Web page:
|Is the updated bivalent (Omicron) booster safe?
The same technology was used for the bivalent (Omicron) booster as the primary vaccine series, which has shown a good safety profile. The updated bivalent (Omicron) booster is similar to the influenza vaccine covering multiple strains of the virus.
| In those who are vaccinated with two-doses and have a breakthrough infection, what is the timing of receiving the bivalent (Omicron) booster?
For anyone who has been infected with COVID-19, their next dose may be delayed up to 3 months from when symptoms started or, if they did not have symptoms, when they received a positive test. This possible delay can happen with a primary dose or a booster dose. Consult your physician if you have any questions about the timing of your primary or booster dose.
| Can the vaccine give me COVID-19?
No. None of the COVID-19 vaccines authorized for use in the U.S. contain the live virus that causes COVID-19.
| Will I test positive once I get the COVID-19 vaccine?
No. Viral tests such as PCR used to diagnose COVID-19 check samples from the respiratory system for the presence of the virus that causes COVID-19. Since the vaccines do not contain the live virus, they will not affect your PCR test result. However, it typically takes a few weeks for the body to build immunity after vaccination. Therefore, it is possible to test positive if you were infected with the virus that causes COVID-19 just before or just after vaccination.
It is possible you may test positive on some antibody tests if your body develops an immune response. Positive antibody tests can indicate you had a previous infection or vaccination and that you may have some level of protection against the virus. Antibody (Ab) testing is used in highly specialized situations (e.g., studies and surveillance) and should not be utilized to inform vaccination for employees.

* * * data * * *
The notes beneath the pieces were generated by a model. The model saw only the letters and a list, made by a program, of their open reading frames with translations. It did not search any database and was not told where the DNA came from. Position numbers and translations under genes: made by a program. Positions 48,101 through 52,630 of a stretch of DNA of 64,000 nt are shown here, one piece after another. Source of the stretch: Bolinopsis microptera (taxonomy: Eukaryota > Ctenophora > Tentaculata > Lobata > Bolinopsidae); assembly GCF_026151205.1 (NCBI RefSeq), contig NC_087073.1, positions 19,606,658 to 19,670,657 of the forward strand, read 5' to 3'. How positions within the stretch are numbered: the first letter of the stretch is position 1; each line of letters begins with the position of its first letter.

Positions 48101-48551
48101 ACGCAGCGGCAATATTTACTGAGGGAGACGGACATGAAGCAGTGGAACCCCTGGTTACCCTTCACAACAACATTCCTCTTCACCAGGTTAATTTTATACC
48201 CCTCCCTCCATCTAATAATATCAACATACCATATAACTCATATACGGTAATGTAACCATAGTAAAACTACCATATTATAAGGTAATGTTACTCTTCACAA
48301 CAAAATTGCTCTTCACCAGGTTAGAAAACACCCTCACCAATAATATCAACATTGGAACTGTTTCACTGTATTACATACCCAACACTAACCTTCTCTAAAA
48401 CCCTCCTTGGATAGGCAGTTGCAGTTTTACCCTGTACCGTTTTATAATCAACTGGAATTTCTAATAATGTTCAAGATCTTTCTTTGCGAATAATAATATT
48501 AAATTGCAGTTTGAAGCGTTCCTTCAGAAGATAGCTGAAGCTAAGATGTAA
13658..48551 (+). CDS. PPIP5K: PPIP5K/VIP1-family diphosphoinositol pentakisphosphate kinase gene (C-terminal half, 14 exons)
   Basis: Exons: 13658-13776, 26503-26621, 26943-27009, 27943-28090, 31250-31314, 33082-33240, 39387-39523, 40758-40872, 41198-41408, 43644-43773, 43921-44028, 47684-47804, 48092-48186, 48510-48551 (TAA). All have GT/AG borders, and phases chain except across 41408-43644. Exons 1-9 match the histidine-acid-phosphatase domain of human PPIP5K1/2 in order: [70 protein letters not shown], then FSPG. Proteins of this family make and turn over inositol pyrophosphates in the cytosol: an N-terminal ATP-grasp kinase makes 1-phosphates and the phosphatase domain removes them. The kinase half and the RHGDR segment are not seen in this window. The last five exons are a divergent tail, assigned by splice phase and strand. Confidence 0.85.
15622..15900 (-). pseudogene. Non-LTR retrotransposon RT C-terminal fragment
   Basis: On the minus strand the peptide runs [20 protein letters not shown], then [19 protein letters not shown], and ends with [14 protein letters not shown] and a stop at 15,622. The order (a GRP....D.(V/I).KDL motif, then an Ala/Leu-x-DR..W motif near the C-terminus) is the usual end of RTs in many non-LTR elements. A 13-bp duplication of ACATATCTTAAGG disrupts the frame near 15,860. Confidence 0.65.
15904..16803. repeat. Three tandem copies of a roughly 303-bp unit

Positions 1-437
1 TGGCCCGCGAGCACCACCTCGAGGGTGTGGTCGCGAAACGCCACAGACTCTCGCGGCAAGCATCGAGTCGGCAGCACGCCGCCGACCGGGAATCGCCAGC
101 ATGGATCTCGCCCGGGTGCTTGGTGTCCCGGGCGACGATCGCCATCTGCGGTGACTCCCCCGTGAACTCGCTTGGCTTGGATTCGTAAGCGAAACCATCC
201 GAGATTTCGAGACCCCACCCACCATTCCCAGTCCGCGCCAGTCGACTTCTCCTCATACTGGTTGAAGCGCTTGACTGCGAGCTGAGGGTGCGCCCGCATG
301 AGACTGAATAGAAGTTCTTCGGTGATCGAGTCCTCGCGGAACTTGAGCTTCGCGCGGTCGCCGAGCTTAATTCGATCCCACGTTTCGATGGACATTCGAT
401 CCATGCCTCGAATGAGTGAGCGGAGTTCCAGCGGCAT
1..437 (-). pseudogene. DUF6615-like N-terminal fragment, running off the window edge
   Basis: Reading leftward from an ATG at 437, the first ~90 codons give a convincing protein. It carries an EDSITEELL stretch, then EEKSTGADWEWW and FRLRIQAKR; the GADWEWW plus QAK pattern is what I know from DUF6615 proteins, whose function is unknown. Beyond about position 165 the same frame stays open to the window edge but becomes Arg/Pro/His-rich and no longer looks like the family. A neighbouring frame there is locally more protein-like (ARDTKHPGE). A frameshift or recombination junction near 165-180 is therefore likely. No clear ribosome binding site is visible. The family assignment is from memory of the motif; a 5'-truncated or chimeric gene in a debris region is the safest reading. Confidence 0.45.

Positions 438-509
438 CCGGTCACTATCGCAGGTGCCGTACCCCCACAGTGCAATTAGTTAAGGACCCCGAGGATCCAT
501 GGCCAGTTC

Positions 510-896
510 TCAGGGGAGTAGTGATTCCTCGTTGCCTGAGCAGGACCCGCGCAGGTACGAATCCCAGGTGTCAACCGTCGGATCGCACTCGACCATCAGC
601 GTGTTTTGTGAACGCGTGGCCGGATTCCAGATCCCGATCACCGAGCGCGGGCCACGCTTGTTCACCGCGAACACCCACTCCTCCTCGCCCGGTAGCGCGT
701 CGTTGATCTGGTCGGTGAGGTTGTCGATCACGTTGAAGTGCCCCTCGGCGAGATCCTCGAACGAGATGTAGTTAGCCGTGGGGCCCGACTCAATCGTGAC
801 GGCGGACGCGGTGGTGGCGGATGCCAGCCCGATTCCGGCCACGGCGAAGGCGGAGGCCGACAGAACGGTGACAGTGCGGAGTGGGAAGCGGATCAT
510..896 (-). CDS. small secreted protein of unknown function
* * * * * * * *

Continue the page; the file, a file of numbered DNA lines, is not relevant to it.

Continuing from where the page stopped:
| Should I get vaccinated if I already had COVID-19?
Yes. Experts do not yet know how long you are protected from getting sick again after recovering from COVID-19. Even if you have already recovered from COVID-19, it is possible that you could be infected with the virus that causes COVID-19 again. Receiving the vaccine when you have already had COVID-19 significantly enhances your immune protection and further reduces your risk of reinfection. For anyone who has been infected with COVID-19, their next dose may be delayed up to 3 months from when symptoms started or, if they did not have symptoms, when they received a positive test. This possible delay can happen with a primary dose or a booster dose. Consult your physician if you have any questions about the time of your primary or booster dose.
| If I am pregnant, can I get the COVID-19 vaccine?
Yes. There is currently no evidence that antibodies formed from COVID-19 vaccination cause any problem with pregnancy, including the development of the placenta. Also, people who are trying to become pregnant now or who plan to try in the future may receive the COVID-19 vaccine. There is no evidence that fertility problems are a side effect of any of the COVID-19 vaccines. See ACOG’s practice advisory
and CDC's recommendations
on COVID vaccination for pregnant women. CDC has also established the v-safe COVID-19 Vaccine Pregnancy Registry
to learn more about this issue.
| Are there any side effects from the COVID-19 vaccine?